A revision of the taxonomy and phylogenetic background of the South African genus Kazimierzus Plisko, 2006 (Oligochaeta: Kazimierzidae)
Nxele, Thembeka Clara.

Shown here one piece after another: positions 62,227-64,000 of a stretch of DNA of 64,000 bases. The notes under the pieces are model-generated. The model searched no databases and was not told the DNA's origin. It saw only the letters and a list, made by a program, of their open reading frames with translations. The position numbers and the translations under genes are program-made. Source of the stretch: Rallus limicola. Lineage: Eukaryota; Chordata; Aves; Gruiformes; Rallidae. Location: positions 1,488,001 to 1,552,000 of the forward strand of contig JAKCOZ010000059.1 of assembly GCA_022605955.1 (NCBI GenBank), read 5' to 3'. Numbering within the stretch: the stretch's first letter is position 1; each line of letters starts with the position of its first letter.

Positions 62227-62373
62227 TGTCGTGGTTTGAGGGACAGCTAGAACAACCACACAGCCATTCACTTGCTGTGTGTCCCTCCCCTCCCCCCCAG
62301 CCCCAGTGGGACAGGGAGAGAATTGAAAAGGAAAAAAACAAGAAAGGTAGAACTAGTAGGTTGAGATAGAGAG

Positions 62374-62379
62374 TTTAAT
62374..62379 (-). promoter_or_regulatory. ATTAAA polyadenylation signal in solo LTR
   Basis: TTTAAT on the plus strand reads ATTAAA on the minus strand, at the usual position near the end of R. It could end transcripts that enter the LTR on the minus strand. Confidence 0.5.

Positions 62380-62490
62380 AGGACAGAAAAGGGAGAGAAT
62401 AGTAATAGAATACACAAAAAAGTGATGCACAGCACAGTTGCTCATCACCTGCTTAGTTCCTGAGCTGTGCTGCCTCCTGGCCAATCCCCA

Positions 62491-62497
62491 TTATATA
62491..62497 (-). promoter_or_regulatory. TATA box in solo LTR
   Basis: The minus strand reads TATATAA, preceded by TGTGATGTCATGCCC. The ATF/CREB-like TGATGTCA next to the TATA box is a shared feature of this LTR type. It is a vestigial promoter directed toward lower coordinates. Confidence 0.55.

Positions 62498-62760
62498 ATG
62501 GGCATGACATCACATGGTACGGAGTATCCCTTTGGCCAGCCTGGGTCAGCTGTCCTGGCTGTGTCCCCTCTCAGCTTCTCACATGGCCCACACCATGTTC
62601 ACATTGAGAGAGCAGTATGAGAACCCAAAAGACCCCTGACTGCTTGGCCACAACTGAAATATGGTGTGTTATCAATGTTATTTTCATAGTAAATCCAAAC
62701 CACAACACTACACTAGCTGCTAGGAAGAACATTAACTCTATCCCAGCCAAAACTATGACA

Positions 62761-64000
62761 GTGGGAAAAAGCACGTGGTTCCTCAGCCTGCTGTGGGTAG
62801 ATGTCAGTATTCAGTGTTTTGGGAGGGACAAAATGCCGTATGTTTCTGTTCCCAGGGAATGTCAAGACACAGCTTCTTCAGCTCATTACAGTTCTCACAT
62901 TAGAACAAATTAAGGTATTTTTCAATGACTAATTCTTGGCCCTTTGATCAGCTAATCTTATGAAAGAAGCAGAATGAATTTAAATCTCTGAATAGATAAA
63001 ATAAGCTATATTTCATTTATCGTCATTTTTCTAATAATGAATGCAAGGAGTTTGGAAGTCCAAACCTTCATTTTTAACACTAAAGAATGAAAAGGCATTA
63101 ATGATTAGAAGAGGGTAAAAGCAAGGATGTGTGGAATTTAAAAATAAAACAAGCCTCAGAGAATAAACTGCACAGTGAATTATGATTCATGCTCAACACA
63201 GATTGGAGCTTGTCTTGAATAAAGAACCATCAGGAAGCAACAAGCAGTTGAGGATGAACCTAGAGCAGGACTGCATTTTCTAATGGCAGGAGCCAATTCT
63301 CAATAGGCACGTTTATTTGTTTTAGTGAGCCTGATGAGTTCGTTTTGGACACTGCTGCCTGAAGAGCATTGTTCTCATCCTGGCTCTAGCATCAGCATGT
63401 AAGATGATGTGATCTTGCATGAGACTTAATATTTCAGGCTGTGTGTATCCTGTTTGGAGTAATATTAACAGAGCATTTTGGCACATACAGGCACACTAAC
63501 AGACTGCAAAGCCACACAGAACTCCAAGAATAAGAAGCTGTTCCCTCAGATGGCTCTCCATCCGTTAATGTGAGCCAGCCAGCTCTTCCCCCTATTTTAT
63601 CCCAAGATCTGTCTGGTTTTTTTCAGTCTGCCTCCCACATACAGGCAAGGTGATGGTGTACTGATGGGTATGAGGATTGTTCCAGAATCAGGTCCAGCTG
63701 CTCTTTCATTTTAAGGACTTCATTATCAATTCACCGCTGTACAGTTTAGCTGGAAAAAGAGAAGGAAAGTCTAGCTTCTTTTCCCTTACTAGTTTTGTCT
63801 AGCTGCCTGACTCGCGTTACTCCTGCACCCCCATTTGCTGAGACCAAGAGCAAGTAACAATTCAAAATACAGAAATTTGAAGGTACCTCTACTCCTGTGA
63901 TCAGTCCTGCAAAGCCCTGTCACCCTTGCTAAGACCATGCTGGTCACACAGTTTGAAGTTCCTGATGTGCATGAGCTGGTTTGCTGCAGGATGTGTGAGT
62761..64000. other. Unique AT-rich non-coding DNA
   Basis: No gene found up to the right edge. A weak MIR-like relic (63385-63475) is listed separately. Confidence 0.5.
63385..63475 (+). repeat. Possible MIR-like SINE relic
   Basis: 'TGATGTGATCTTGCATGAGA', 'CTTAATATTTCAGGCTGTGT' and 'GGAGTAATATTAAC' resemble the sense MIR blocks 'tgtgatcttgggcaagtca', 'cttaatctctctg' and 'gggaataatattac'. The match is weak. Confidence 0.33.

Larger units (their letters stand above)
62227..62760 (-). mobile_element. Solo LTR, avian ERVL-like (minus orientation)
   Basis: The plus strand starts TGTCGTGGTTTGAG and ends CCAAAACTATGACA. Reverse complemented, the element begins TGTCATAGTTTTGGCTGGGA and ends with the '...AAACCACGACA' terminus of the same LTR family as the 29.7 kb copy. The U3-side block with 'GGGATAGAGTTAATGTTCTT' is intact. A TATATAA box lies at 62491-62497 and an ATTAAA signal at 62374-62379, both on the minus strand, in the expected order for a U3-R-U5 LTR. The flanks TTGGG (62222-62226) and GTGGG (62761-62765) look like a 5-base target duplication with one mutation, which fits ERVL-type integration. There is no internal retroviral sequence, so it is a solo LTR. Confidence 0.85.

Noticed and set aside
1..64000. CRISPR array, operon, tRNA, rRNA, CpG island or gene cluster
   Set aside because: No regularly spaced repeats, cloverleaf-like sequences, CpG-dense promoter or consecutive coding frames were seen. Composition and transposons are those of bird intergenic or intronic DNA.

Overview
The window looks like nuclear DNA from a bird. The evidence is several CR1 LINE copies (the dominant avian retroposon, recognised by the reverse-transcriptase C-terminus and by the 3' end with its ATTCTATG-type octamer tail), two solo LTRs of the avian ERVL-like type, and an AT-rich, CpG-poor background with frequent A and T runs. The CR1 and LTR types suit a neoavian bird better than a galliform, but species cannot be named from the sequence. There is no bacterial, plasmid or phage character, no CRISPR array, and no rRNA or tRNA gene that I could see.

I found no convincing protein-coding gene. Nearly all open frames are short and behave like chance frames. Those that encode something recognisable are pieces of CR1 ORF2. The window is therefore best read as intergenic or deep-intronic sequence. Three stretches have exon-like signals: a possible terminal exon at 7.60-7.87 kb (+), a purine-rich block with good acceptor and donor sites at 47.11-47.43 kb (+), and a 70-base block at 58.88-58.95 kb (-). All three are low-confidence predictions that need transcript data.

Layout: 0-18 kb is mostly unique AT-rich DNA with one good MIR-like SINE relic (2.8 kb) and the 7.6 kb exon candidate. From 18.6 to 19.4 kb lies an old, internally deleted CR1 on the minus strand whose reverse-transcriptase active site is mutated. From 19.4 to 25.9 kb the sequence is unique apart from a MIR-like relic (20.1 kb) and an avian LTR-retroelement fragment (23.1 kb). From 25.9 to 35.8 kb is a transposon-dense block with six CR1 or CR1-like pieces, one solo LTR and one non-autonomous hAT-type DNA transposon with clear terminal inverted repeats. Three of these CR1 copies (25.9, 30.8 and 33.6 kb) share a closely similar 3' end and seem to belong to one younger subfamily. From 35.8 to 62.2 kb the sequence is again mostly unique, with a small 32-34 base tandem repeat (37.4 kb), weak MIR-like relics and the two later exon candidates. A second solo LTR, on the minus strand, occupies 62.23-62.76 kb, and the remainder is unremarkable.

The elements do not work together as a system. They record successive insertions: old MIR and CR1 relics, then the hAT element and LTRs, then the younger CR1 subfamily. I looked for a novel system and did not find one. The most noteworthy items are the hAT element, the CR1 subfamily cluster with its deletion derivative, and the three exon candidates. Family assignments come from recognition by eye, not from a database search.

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Species identity and distribution information is important in conservation and monitoring of biodiversity. Megadrile fauna is very diverse in Southern Africa with most of the fauna demonstrating high levels of endemism, closely related species often separated by subtle morphological characters. Natural and various fertile biotopes of South Africa have a diverse terrestrial megadrile fauna, but to date, taxonomic and systematic studies of most taxa are incomplete. Such studies are vital as they contribute to the understanding of evolutionary processes and also provide information for conservation. To date, South African indigenous megadrile accredited to three strict indigenous families, Microchaetidae (s.str.), Tritogeniidae and Kazimierzidae, differ morphologically and differ also in their geographical distribution. The representatives of Kazimierzus, the only genus in Kazimierzidae, are known from the Western and South-Western Atlantic coast of South Africa, the area known for endemism in other invertebrate fauna and often associated with diverse flora. Considering these factors Kazimierzus was selected for the present study. The selected 25 Kazimierzus species occur in specific biotopes, their distribution is highly restricted to selected places, and most of them do not overlap. The study aimed to employ integrative taxonomy (morphology and molecular) to carry out a taxonomic revision of this genus and the objectives were1. to evaluate the validity of described species and provide an identification key to all species of Kazimierzus; 2. to determine the distribution of the genus Kazimierzus, in order to provide reliable data on species diversity, geographical distribution in Southern Africa and factors contributing to their distribution limits; this information is vital for conservation planning because earthworms can be used as bio-indicators of soil ecosystem health and 3. to investigate phylogenetic relationships within the genus. Kazimierzus was originally accredited to the family Microchaetidae (s. lato). Family Kazimierzidae was erected to accommodate Kazimierzus species because their morphology and anatomy were found to be different from the Microchaetidae (s. str) and also their geographic distribution confirmed separation from the other families. Four new species were described and a key to all species of Kazimierzus was constructed. DNA was extracted from twelve species and mitochondrial gene fragments (COI) were amplified and sequenced. Bayesian and maximum likelihood were used to determine phylogenetic relationships among species. The results validated the twelve species known currently. Cryptic diversity was observed in K. occidualis with genetic divergence greater than 12 % among populations. Kazimierzus franciscus and K. ljungstroemi have a low genetic variability suggesting close relatedness or probably conspecificity. A group of specimens from Clanwilliam are morphologically identical to K. sophieae but are genetically distinct and may belong to an undescribed taxon. These observations highlighted the importance of integrative taxonomy in earthworms in order to present reliable taxonomic and biogeographic data. A species distribution model was used to predict the distribution patterns of K. hamerae. Potentially new habitats were predicted along the Atlantic Ocean, in the southern part, as well as, in the north-western part of Namibia. The occurrence in Namibia was tested in the south, unfortunately no Kazimierzus specimens were found in the region where sampling was done. In addition, the model demonstrated that precipitation in the driest month is the most relevant predictor in spatial distribution patterns of K. hamerae. Because of the increasing awareness of the importance of earthworms in South Africa, indigenous earthworm species are given English common names. As such, all the species of Kazimierzus were given English common names. It is hoped that using common names may facilitate and increase the use of earthworms in conservation planning and environmental impact assessments. More farmers are showing interest in soil biology and it is hoped that, by giving earthworms English names, their importance and use will increase in the agricultural sector.